Imaginary Friend: a 10 min. play by Tim West

Imaginary Friend

IN THE BLACK, we hear rain. The first light we see is the glow from a television set, downstage left. From it, we hear the dull volley of a tennis game.

At LIGHTS UP, we see a breakfast nook upstage: rain-streaked bay windows, if possible; three chairs and a small table, set with a china coffee service.

AUDIE, a spindly teenage boy, sits in the middle chair, his legs to one side, one arm on the back of the chair and his head resting on that arm, with a remote control device in his hand. A tennis racket droops from his other. He is sporting incongruous summer white tennis togs. One leg has a metal brace.

AUDIE: (to the audience)
“You do my murder, and I do yours… Criss-cross.”

LAURA, AUDIE’s mother, enters stage right, wearing a chiffon housecoat and carrying a portable electronic device in one hand and a fashion magazine in the other.

LAURA:
What’s that, darling?

AUDIE turns down the volume of the TV tennis.

AUDIE:
I said “You are my mother and I love you. Kiss-kiss.”

LAURA:
Oh, sweetie! I love you too, darling. Yes: Kiss-kiss.

LAURA busses him on the top of his head. AUDIE licks his palm, straightens his cow-lick.

AUDIE:
Kiss-kiss.

LAURA sits SR, places her magazine on the table. AUDIE hands her a napkin, which she absent-mindedlytakes from him and uses as a pot-holder to pour
herself a cup of coffee from the pot while she continues multi-tasking between magazine and electronic device. LAURA sips the coffee, scowls.

LAURA:
Bitter.

AUDIE:
You could use some of Dad’s sweetener.

LAURA:
No, it’s fine the way it is. Oopsie!

LAURA has spilled a bit of coffee, but deftly takes the napkin and blots the spill, sparing the magazine. Then she returns to her device.

ALLAN, AUDIE’s dad, enters stage left, dressed for the office, carrying a briefcase in his right hand.

ALLAN sets the briefcase on the table, looks at his wristwatch, and takes a small portable electronic device from his shirt pocket and examines it.

AUDIE:
Morning.

ALLAN looks up, regarding his son pleasantly.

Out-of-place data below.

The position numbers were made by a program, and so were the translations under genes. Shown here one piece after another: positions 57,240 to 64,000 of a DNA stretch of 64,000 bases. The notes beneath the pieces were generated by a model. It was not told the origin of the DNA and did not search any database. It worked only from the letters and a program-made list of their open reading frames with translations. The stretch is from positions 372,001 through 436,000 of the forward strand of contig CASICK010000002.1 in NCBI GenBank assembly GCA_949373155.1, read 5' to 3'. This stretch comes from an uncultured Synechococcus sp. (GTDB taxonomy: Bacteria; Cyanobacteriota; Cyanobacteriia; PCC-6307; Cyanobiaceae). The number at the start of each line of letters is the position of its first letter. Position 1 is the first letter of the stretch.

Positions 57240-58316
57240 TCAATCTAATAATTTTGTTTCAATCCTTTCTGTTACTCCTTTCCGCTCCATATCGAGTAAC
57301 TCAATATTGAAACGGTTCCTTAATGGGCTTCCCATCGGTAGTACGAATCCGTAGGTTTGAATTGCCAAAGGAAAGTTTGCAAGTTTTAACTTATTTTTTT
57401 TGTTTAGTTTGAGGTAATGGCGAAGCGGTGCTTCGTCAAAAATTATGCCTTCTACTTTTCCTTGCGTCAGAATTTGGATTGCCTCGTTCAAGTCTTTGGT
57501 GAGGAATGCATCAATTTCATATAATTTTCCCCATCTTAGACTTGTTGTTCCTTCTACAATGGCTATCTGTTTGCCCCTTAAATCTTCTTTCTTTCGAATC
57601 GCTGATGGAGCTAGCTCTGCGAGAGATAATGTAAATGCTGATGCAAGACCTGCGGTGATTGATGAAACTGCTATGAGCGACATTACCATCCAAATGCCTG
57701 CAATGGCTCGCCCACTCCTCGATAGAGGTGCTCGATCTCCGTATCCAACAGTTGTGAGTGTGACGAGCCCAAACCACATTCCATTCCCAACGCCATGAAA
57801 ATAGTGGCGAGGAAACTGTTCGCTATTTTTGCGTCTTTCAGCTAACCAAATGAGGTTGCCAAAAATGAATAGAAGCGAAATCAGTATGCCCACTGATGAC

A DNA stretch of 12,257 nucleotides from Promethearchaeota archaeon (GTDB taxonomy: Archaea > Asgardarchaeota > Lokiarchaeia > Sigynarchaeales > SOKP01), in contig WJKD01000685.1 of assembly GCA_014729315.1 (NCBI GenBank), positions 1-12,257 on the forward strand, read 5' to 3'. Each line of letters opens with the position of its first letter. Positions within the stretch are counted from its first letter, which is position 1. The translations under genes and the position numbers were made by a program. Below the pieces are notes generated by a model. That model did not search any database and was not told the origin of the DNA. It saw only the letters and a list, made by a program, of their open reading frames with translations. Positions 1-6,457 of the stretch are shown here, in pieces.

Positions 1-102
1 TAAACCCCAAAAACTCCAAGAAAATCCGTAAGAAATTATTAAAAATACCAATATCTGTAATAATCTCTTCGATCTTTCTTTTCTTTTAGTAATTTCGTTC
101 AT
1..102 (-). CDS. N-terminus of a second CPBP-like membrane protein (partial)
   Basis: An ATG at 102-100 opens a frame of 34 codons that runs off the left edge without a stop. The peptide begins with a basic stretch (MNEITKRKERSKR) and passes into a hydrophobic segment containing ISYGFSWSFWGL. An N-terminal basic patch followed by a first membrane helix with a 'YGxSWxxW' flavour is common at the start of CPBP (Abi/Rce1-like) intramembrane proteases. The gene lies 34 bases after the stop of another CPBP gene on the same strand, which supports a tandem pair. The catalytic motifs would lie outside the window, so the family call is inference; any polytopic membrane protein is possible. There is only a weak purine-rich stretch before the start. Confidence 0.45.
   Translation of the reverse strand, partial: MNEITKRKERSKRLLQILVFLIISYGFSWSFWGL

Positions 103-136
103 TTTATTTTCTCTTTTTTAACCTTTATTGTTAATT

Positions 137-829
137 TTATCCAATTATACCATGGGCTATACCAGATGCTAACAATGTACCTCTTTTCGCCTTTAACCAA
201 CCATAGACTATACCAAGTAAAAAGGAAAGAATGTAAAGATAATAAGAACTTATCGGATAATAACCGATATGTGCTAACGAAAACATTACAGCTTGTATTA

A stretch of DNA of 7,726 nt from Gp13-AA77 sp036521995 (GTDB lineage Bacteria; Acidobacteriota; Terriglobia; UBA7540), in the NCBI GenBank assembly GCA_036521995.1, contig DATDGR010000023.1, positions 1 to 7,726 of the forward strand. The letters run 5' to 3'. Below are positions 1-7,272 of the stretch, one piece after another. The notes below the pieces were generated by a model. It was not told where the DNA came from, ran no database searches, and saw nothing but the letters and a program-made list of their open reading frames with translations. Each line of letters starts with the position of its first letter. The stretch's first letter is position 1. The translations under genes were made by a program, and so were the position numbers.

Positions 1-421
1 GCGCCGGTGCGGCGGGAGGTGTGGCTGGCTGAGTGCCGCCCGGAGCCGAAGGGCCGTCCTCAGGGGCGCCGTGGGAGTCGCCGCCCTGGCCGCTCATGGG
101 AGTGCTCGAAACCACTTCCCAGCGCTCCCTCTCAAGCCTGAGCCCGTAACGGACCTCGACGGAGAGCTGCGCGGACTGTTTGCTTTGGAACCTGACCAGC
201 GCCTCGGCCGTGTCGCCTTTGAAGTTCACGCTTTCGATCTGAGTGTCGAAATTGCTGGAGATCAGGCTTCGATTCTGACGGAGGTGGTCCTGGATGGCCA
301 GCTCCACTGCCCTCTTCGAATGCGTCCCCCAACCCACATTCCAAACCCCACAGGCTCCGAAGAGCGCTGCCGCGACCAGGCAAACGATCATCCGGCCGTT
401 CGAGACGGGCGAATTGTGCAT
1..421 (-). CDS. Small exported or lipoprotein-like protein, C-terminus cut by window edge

ALLAN:
Morning, sport! How’s my little Bjorn Borg? Illie Nastaze? Ivan Lindel? No, the other one, what’s his name? The one you like so much? Why can I never remember his name?

AUDIE:
Guy Haines.

ALLAN:
No, that’s not it. Give me a minute. It’ll come to me. Andre Aggasiz? Boris Becker!

ALLAN looks at his watch, then goes back to his device as he sits, googling tennis stars.

Throughout the following, LAURA and ALLAN do not look up from their respective devices when they address each other.

LAURA:
You’ll be late for work.

ALLAN:
No I won’t. Is there coffee?

LAURA
In the pot

ALLAN puts his hand of the coffeepot, checking to see if it’s warm. He reacts.

ALLAN:
It’s hot!

(He looks at his fingertips, rubs them together)

It seared my fingertips.

(To LAURA)

Why didn’t you warn me?

LAURA:
It’s hot.

ALLAN:
It seared my fingertips.

(To AUDIE:)

Why didn’t you warn me?

AUDIE:
I got you a decaf.

AUDIE holds out a metallic portable car cup in his hand, which ALLAN accepts gratefully.

ALLAN:
Hm? So you did! Thank you, son.

ALLAN sips his coffee, returns to his devise.

LAURA
Don’t drink too much, you know it only keeps you up.

AUDIE:
It’s okay. It’s decaf.

A pause while we listen to the rain.

ALLAN:
What’s the weather like today?

LAURA
Why?

ALLAN:
I got golf.

LAURA
It’s supposed to rain.

ALLAN sighs, shakes his head, and texts his golf date.

ALLAN:
Anything interesting in the paper?

AUDIE:
It’s a fashion magazine.

ALLAN:
Anything interesting?

LAURA
It’s supposed to rain.

ALLAN:
Good.

ALLAN finishes texting, looks at his watch, sips his coffee. He looks at his wife.

ALLAN:
Could I have the Sports section?

LAURA
Please.

Without looking up, LAURA hands ALLAN an ad insert, which he accepts and places on the table. Both parents return to their portable electronic devices.

AUDIE:
How’s your team doing, Dad?

ALLAN looks up from his device, stares at AUDIE.

ALLAN:
Hm? What’s that, Sport?

AUDIE:
How’s your team doing?

ALLAN:
What team?

AUDIE:
Say, football team?

ALLAN:
NFL or fantasy league?

AUDIE:
Fantasy league.

ALLAN:
Let’s check!

ALLAN goes back to his device to check scores.

LAURA:
You’re going to be late for work.

ALLAN:
I’ve got time.

LAURA:
Did you see there was a thing?